Archive

Archive for March, 2009

Searching for triggers

March 29th, 2009 1 comment

While playing Killzone 2 I was once again reminded of how important feedback is in games. In most parts of the game, feedback was clear and effective; bullets had an impact, when taking damage the edge screen was splashed with blood to indicate the direction of attack and vehicle damage was visible in the form of smoke and fire. It was strange to see that at some points the feedback was suddenly flawed.

wrong feedbackAt a certain point in the game I am told to breach a beachhead held by the enemy forces. They are well fortified and have a heavy gun emplacement. Storming ahead doesn’t seem wise so I start picking off enemy soldiers at long range. Every time I take out some units, reinforcements seem to arrive from behind enemy lines so I decide to try and storm the gun emplacement. It doesn’t take long for me to be flanked and shot by the next wave of reinforcements so I respawn and try to take out more soldiers before charging ahead. After many kills and several respawns I decide to try and kill the soldier behind the turret. After taking him out the reinforcements stop and I am no longer stuck in the same situation.

Since it was not clear to me that the gun emplacement and the reinforcements where interlinked, I felt no satisfaction for solving that situation. Several such situations occur during the game and they make me feel powerless. Sometimes spawns stop after a certain amount of kills or a set amount of time has passed, sometimes I have to reach a certain point on the map or complete a given task. At such points I have to start searching for what triggers the reinforcements to stop instead of playing the game. Destroying a passage to stop forces coming from that direction makes sense and can be logically deduced. Solving such a situation can feel rewarding, while searching for triggers that are seemingly unconnected elements of the game feel random and break the flow.

Categories: Thoughts on game design Tags:

The illusion of freedom

March 22nd, 2009 No comments

A simple fact is that every game has a scope; some things are within the games premise and many other things are not. One cannot (and should not want to) put everything in one game. When you put more content in a game, you need more polish and balancing for it to work properly. Even if you choose to create a massive world filled with diverse content, you will have to draw a line somewhere. Bumping into that line can be a game breaker for players. Especially the immersion in game worlds simulating lifelike environments, can suffer badly if awkward limitations are encountered. But how can such a confrontation be avoided?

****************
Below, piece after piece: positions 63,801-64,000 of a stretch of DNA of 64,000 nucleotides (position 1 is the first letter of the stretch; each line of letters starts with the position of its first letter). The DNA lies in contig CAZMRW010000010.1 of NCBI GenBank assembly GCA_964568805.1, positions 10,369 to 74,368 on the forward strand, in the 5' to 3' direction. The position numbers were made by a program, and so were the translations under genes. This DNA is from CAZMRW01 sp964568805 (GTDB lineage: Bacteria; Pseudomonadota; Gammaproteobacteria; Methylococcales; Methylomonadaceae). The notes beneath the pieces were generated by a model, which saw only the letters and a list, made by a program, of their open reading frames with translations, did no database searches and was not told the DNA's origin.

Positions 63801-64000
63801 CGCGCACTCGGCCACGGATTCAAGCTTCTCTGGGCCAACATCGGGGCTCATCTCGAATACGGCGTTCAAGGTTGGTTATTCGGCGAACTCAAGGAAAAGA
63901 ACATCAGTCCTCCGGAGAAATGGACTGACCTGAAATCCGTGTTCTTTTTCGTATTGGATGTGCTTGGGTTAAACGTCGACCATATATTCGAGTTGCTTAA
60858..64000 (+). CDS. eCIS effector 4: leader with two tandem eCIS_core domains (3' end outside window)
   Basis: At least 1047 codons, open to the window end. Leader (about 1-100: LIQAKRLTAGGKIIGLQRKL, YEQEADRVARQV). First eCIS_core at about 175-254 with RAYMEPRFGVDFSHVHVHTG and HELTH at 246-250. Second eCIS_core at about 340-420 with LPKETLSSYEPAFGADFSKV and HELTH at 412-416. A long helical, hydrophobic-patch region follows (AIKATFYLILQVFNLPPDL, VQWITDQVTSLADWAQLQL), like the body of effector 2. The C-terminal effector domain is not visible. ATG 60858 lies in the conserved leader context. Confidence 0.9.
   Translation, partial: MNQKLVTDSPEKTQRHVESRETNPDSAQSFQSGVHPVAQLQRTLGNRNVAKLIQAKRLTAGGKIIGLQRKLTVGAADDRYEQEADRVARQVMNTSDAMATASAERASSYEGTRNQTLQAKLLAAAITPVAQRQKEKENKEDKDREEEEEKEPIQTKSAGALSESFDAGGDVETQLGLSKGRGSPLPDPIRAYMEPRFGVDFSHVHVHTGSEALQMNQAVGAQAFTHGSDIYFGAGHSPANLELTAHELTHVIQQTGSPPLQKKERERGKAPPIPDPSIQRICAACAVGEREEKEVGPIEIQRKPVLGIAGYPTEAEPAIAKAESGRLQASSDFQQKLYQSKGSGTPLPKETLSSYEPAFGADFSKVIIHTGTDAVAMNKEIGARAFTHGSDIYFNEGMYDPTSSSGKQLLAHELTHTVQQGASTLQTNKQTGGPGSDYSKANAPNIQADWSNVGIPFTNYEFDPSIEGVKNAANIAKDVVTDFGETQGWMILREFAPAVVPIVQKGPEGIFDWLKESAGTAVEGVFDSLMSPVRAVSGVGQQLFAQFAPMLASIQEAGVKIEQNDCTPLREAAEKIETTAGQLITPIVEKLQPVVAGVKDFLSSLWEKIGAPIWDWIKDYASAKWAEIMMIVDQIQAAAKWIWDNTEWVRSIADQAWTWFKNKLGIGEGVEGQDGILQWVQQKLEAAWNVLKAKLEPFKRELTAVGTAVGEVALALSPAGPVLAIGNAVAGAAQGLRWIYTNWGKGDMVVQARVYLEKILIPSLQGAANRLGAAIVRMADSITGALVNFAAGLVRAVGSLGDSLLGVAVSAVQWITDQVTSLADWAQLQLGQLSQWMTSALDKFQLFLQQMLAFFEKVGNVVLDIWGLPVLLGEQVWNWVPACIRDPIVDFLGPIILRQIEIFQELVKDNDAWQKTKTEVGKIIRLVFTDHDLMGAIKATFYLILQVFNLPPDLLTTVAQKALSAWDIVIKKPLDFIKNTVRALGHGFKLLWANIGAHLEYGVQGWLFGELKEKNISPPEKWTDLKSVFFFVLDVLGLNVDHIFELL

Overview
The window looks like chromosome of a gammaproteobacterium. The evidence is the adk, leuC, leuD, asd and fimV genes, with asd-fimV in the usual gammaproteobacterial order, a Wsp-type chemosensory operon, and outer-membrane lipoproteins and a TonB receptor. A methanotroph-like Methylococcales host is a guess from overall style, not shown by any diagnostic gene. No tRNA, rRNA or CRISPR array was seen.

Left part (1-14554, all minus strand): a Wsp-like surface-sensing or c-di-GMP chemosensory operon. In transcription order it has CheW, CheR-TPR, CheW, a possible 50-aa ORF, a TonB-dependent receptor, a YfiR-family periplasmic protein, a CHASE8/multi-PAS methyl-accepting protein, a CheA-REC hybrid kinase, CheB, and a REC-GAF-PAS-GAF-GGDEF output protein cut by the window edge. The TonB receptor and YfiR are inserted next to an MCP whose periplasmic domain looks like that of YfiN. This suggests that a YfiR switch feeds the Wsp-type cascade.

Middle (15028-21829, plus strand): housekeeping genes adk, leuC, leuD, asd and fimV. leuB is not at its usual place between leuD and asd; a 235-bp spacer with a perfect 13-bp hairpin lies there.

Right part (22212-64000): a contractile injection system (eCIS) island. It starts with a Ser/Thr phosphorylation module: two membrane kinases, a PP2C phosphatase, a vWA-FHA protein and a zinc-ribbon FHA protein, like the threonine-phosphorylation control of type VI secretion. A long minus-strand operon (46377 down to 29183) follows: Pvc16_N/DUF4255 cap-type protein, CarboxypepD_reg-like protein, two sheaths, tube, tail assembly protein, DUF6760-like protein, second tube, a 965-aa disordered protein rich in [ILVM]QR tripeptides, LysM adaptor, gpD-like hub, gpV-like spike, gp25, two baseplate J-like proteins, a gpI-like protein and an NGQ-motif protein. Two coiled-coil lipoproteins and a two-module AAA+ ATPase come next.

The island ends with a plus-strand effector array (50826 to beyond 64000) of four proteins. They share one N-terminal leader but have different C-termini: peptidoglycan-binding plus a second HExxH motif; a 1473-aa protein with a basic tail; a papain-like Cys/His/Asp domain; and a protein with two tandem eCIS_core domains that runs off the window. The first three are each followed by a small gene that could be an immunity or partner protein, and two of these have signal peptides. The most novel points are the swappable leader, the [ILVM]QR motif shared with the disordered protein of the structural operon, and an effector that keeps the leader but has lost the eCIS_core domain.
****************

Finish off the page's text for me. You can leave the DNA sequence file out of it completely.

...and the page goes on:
As many games have relatively lifelike setting, it is not surprising to see that many different boundaries have been employed:

-The player character does not want to go beyond a certain area because he has something important to do in the current environment.

-The world is wrapped, which means that leaving one edge of the playing field will have you enter on the other side.

-Leaving the defined game area will deplete your health until you eventually die.

-The game has clear boundaries that are visible in the game world. (poison gas, impassable water, mountains, debris, closed doors, force fields, etc )

-Outside the designated gaming area players can keep moving but there is nothing of interest there (an endless ocean all around the playing field for example)

-The player is warned and killed when staying outside of the playing area for a certain time.

 

To avoid a confrontation between the player and the boundaries of the game, one has to convey a clear motivation why the player should not be heading for the boundaries and opposed to that a good reason to go somewhere else.

When a player is stimulated to explore every corner of an open world game and runs into an invisible wall at the edges of it, the player was motivated to get there. Without a clear reason why he should not be heading there, the player will feel his freedom awkwardly limited in a seemingly open world. In contrast; when a player tries to walk through a poison gas cloud while his party members ask for his support behind him, the player has no real reason to keep going forward and a good reason to turn back to the game-world.

Finding the right boundaries for the game premise can be a big challenge. A game with a relatively small scope but expertly placed boundaries, can feel larger in scope then a huge game with boundaries in the wrong place. Moments of freedom in a game are only interesting if the limitations and rules that guide them are good.

Categories: Thoughts on game design Tags:

No more base building

March 16th, 2009 No comments

No more base buildingSome might say that RTS games are all about base building, which some recently released games have proven not to be true. Take Endwar, Dawn of War 2 and World in Conflict for instance; none of them incorporate base building, but all of them are solid games. Does this mean that base building is an antiquated concept that will not be missed?